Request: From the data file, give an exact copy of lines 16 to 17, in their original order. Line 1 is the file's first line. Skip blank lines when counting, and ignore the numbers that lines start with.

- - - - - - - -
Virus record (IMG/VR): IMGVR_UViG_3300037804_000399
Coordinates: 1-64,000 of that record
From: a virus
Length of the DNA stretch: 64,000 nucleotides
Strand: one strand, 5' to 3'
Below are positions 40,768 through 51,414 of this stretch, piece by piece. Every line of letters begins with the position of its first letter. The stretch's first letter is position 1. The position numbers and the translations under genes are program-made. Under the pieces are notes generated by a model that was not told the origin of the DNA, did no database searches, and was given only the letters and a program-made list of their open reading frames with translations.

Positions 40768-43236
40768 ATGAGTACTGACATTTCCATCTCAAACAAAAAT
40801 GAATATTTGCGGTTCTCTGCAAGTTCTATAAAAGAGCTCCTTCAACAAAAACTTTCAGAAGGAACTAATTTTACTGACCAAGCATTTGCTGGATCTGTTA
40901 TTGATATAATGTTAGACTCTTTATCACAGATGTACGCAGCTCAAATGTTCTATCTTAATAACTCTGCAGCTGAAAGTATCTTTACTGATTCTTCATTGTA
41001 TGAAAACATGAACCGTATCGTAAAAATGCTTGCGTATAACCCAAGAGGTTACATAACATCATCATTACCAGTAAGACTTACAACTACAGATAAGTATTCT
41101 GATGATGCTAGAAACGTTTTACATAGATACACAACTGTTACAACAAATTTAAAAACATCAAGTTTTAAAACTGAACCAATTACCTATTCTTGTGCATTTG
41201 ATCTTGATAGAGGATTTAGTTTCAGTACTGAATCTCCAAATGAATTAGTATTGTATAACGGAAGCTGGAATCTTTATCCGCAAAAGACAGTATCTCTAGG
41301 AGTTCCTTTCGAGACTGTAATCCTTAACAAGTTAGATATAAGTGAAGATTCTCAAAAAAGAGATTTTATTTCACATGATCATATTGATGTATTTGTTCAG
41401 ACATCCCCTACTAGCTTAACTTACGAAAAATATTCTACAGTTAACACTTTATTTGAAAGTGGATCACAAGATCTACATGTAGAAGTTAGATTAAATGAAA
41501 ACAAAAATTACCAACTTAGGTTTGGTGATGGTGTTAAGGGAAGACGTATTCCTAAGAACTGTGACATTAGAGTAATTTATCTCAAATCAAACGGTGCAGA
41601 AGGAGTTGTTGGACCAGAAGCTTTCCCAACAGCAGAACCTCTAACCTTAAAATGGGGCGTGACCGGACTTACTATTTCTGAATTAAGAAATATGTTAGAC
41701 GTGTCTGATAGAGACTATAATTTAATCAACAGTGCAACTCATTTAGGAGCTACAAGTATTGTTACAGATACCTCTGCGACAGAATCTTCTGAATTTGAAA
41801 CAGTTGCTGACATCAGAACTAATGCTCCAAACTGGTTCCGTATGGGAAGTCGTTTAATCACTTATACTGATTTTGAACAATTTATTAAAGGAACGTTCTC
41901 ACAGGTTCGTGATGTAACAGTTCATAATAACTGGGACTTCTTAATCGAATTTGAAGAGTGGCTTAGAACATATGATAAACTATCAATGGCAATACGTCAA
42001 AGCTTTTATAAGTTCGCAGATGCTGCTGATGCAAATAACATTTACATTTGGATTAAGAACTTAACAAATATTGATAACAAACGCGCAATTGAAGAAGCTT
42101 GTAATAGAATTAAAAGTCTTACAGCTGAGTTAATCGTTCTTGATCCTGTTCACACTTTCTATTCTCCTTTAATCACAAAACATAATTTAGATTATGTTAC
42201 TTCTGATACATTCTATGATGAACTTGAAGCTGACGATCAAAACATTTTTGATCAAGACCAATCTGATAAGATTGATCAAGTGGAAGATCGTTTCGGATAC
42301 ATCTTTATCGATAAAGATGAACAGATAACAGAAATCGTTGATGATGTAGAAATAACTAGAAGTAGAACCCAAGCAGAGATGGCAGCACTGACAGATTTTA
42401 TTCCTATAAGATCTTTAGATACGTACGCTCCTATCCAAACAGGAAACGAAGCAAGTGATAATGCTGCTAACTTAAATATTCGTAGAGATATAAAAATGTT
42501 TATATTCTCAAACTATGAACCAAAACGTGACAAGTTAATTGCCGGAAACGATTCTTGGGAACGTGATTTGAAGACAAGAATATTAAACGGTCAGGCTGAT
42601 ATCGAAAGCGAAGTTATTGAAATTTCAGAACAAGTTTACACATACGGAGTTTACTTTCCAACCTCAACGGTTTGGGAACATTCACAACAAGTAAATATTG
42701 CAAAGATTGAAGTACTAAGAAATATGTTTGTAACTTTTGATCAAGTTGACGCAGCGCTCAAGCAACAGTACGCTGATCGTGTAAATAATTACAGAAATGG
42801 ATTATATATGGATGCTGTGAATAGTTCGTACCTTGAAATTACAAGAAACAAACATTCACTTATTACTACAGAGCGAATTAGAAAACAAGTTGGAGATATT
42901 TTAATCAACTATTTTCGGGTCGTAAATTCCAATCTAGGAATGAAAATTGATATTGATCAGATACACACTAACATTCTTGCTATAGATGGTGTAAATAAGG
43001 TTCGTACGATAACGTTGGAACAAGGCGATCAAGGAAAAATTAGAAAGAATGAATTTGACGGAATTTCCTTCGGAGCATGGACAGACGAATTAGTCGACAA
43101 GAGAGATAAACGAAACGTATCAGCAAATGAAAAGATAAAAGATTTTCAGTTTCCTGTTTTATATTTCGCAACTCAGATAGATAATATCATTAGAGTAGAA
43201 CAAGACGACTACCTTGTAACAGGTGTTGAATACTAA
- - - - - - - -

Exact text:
41501 ACAAAAATTACCAACTTAGGTTTGGTGATGGTGTTAAGGGAAGACGTATTCCTAAGAACTGTGACATTAGAGTAATTTATCTCAAATCAAACGGTGCAGA
41601 AGGAGTTGTTGGACCAGAAGCTTTCCCAACAGCAGAACCTCTAACCTTAAAATGGGGCGTGACCGGACTTACTATTTCTGAATTAAGAAATATGTTAGAC